Examples that Denison specifically discusses (Chapter 5) with regard to the challenges of genetic engineering new traits in crop species include improving nutrient use and water use efficiency. Is it really true that there are no gains to be made here? There is certainly a lot of work going on around the world in this regard. Similarly, he spends considerable time on global initiatives to develop C4 rice plants that might have real photosynthetic benefits in some environments. I can well believe that this is an extremely difficult multigenic challenge. A recent Science article (von Caemmerer et al. 2012) suggests that they ‘expect to have a C4 rice prototype within 3 years’ but also recognises it will take longer to optimise and field test. Denison isn't convinced, but it seems to me that the very fact that C4 photosynthetic pathways evolved so many times in so many different plant groups suggests that it may be less difficult than he thinks (of course natural selection has had a very long time to work on the problem…). Overall, I think that if the risks of using biotechnology are small relative to the potential benefits, then we should persist (even if it takes awhile to get there). After all population growth, the need for sustainable farming systems as well as global food security is not going away any time soon, and it often isn't easy to predict what will work. It might be worth noting in this context that no-till farming was proposed back in the 1960s but took several decades to catch on even without the difficult regulatory issues and other constraints faced by genetic engineering.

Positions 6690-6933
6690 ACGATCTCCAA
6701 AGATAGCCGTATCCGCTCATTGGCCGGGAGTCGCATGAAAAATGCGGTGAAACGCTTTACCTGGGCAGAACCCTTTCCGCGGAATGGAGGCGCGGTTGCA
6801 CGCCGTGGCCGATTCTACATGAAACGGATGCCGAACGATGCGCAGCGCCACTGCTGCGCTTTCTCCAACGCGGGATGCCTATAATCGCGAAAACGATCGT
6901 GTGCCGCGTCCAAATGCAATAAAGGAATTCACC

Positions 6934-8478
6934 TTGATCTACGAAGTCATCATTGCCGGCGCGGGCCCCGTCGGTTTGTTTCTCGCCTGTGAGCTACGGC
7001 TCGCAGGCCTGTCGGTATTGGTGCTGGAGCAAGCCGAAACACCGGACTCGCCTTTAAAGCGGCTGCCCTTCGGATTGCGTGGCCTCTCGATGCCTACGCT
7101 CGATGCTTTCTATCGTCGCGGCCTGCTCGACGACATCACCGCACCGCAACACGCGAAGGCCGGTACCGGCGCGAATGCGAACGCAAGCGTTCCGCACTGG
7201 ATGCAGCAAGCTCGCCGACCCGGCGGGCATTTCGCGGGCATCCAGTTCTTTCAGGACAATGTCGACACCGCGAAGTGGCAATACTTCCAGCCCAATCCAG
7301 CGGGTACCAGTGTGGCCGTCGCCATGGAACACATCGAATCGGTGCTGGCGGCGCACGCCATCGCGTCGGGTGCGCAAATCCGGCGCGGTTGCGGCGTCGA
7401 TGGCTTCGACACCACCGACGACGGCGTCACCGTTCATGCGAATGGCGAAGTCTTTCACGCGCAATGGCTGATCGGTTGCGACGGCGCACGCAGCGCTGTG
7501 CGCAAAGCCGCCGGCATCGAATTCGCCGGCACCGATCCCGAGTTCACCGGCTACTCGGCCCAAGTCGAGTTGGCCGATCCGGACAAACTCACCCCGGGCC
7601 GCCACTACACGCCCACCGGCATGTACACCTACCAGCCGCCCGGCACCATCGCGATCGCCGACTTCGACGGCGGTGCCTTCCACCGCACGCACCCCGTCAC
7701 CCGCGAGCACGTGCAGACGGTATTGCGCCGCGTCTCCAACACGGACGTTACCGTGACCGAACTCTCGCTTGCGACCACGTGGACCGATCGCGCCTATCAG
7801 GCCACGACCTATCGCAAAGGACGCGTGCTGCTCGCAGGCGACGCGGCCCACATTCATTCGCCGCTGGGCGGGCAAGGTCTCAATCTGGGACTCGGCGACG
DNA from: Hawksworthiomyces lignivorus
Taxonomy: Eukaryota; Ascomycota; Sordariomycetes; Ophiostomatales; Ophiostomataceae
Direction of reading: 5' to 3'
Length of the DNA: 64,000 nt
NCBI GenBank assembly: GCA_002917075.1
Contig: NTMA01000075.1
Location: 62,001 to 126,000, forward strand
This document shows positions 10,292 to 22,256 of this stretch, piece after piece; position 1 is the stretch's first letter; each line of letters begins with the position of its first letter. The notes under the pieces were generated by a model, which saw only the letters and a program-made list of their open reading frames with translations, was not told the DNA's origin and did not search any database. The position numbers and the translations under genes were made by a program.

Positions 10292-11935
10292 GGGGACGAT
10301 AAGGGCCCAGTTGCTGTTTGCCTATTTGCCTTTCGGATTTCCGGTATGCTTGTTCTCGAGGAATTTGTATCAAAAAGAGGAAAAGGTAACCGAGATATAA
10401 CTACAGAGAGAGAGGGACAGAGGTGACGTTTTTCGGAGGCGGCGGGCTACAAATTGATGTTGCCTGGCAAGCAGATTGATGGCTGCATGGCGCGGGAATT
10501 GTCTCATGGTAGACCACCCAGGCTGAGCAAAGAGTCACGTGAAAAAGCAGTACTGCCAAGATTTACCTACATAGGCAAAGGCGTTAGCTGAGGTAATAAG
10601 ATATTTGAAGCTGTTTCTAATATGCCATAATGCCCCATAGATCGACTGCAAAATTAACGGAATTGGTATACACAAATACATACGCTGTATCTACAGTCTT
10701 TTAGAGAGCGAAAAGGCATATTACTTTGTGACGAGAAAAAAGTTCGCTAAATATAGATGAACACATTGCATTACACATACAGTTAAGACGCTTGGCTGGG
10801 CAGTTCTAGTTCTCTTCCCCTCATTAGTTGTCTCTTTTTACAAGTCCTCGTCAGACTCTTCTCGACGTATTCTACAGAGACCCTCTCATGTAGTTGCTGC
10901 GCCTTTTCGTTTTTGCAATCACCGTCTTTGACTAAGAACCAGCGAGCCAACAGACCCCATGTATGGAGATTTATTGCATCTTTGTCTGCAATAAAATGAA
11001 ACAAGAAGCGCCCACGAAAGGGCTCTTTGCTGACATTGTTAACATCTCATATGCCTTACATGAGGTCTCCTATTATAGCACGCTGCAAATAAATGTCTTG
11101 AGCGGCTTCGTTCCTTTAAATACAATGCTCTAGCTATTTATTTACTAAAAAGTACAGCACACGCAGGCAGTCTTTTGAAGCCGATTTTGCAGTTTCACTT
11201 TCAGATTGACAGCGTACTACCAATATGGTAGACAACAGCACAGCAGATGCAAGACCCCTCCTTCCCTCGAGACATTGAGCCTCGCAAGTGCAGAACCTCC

A considerable portion of the book, motivated by a paper by Jackson and Piper (1989), is devoted to making a case for why we shouldn't just blindly copy natural systems in the process of improving agricultural sustainability and productivity (e.g. Chapters 6–8). While I don't disagree with this, I am also pretty sure that neither would most agroecological scientists and production agronomists so I am not sure who the argument is intended for. Clearly, natural ecosystems are not organised in ways that would maximise food production for humans. In this sense, I didn't find Denison's comparisons of production in natural and agricultural systems particularly enlightening (Chapter 6). This doesn't mean that we can't learn from natural systems; many of the questions that agroecologists are beginning to address from a broader community-based perspective are explicitly based on prior understanding acquired from work in unmanaged ecosystems: what kinds of plant communities are likely to be more resistant to weed invasions? Is it possible to build pest-suppressive agricultural landscapes? How do crop pathogens evolve in relation to the spatial arrangement and diversity of crop cultivars? How does agronomic management influence soil community structure and function (e.g. in the context of disease suppression or symbiotic mutualists)?